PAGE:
Union leaders are accused of failing new entrants to the profession.
Elizabeth Buie reports from the EIS conference in Dundee
Would-be teachers are being sold out by union negotiators, argued delegates at the Educational Institute of Scotland conference in a row over pensions reform.
Angry delegates at last week's Dundee gathering leapt to the defence of new teachers, who will have to work till 65 to receive their full pension rights under Government plans. Only current teachers will retain the right to retire at 60 with full rights.
A call for a ballot for industrial action to maintain the same rights for future entrants was defeated by 199 to 109 votes, but in a separate motion, the AGM voted by 156 to 127 votes in favour of a campaign being led by the EIS Council for all members to be able to retire at 55 on a full pension.
The two votes will pose a dilemma for the union's leadership, presenting as they do conflicting instructions from AGM delegates.
What surfaced in the debate was the feeling that teaching should be treated akin to police and fire-fighters who can retire at 55, albeit having paid much higher pension contributions.
Bob McAlpine, from the Western Isles, who retires at 60 at the end of this session, told the conference: "There is a much greater cost to many of our members of staying on year after year, soldiering on in very difficult conditions in the classroom.
"In a few weeks I shall be free. I am one in four, because only one in four of my generation of teachers has made it to this stage. Some have left the profession, some died in service, some have taken ill- health retirement.
That's a worrying statistic.
"I am glad to be out but I would have been gladder to be out at 55. And I would have been happy to pay much more than I have (in pension contributions) to get out then."
Sid Perry, from East Dunbartonshire, described the case of a colleague who was retiring early at 57 - and losing 15 per cent of his pension rights - because he could not carry on any longer.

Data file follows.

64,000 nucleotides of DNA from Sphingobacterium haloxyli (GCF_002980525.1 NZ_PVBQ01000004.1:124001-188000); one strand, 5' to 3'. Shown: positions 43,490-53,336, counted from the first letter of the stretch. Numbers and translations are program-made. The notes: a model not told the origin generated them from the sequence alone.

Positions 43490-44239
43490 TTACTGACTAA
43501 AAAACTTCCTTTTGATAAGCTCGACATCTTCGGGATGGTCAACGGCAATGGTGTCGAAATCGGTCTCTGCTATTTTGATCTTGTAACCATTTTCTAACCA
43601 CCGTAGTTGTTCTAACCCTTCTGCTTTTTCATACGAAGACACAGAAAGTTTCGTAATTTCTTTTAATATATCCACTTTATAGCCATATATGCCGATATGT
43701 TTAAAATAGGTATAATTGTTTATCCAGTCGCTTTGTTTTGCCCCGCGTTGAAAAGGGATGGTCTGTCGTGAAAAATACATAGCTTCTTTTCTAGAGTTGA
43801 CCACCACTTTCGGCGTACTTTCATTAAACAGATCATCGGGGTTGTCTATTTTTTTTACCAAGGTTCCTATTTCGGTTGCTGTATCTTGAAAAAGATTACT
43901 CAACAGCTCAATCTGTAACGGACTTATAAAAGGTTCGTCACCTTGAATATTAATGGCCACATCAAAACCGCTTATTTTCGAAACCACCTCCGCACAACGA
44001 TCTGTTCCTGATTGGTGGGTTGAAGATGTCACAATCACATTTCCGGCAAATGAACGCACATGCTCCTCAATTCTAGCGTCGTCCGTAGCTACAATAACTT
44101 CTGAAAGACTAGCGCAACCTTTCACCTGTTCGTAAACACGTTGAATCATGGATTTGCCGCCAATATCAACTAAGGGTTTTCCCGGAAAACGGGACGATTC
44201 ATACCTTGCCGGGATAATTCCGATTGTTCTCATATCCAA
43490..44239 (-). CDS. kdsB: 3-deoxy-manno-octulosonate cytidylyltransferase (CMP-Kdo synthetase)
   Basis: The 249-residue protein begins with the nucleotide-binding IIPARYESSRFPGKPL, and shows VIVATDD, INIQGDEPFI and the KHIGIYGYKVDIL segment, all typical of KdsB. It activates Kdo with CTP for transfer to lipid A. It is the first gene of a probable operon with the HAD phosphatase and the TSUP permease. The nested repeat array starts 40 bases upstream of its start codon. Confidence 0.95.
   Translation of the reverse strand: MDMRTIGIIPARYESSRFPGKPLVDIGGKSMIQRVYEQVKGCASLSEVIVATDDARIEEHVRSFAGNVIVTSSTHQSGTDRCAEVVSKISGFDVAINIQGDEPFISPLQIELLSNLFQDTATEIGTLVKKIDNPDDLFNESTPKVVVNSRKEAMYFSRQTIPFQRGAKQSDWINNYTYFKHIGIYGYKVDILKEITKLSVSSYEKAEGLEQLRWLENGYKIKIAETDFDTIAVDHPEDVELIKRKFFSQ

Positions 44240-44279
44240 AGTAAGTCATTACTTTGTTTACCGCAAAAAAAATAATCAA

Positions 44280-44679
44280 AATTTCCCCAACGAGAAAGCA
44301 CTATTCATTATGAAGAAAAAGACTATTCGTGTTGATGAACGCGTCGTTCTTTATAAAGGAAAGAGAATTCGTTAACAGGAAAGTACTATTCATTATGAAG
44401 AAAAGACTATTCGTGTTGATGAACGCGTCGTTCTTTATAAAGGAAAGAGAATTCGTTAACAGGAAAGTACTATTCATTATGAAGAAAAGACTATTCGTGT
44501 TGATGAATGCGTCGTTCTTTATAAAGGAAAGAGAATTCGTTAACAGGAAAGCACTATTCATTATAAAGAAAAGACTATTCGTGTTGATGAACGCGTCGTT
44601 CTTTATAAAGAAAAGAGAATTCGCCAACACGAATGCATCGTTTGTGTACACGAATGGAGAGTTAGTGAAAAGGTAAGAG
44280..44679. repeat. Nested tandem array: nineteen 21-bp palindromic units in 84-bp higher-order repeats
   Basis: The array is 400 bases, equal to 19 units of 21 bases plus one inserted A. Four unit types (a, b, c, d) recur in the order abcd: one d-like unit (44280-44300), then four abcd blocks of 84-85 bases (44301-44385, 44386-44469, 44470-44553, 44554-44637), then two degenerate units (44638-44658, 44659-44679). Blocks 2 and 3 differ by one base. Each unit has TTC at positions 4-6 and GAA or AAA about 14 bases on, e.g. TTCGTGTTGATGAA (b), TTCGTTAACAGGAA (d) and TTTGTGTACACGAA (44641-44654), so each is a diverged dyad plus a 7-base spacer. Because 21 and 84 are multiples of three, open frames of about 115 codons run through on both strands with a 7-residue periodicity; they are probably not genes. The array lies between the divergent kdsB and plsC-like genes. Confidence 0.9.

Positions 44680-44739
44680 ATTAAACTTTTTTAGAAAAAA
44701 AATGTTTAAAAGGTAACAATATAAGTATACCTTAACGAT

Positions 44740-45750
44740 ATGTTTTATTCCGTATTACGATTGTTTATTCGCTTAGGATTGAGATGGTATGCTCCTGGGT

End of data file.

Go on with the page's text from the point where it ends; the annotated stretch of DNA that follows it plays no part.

But Dougie Mackie, a former president and delegate from Argyll and Bute, told the conference: "There are 11 million people in this country who have no pensions - mainly women workers. Are we seriously saying that in the current cultural climate, we can ignore the 11 million who don't have pensions and win public support for teachers to have full pension rights at 55?"
As a local branch secretary, he said he knew the toll that teaching took on some staff. The union should be fighting for improvements to the ill-health retirement scheme. Those campaigning for the opportunity to retire at 55 on full pension rights were engaging in "aspirational rhetoric", he said.
In the earlier debate over industrial action to ensure that new teachers would enjoy the same right to retire at 60 with full pension rights, instead of 65 as agreed under TUC and Government negotiations, the EIS leadership was urged not to "sell out future members of this union".
(Details of the Scottish teachers' pensions agreement are still being finalised.) Annie McCrae, Edinburgh, told the AGM that the Public Service Forum agreement was not yet a done deal.
Penny Gower, of the Further Education Lecturers' Association section of the EIS, said new teachers would come into the industry saddled with loans, unable to afford a mortgage and would have to work longer in a stressful industry. They would die in service or shortly afterwards, she warned delegates.
But May Ferries, from Glasgow, told the conference: "Everyone was horrified at the prospect of an additional 1,000 days of raising standards before retirement. They voted for industrial action and that threat to their pensions has been removed. They are now very relieved."
She added: "But I don't think our members will take industrial action for people who are not yet in our union. I don't think they are that altruistic."
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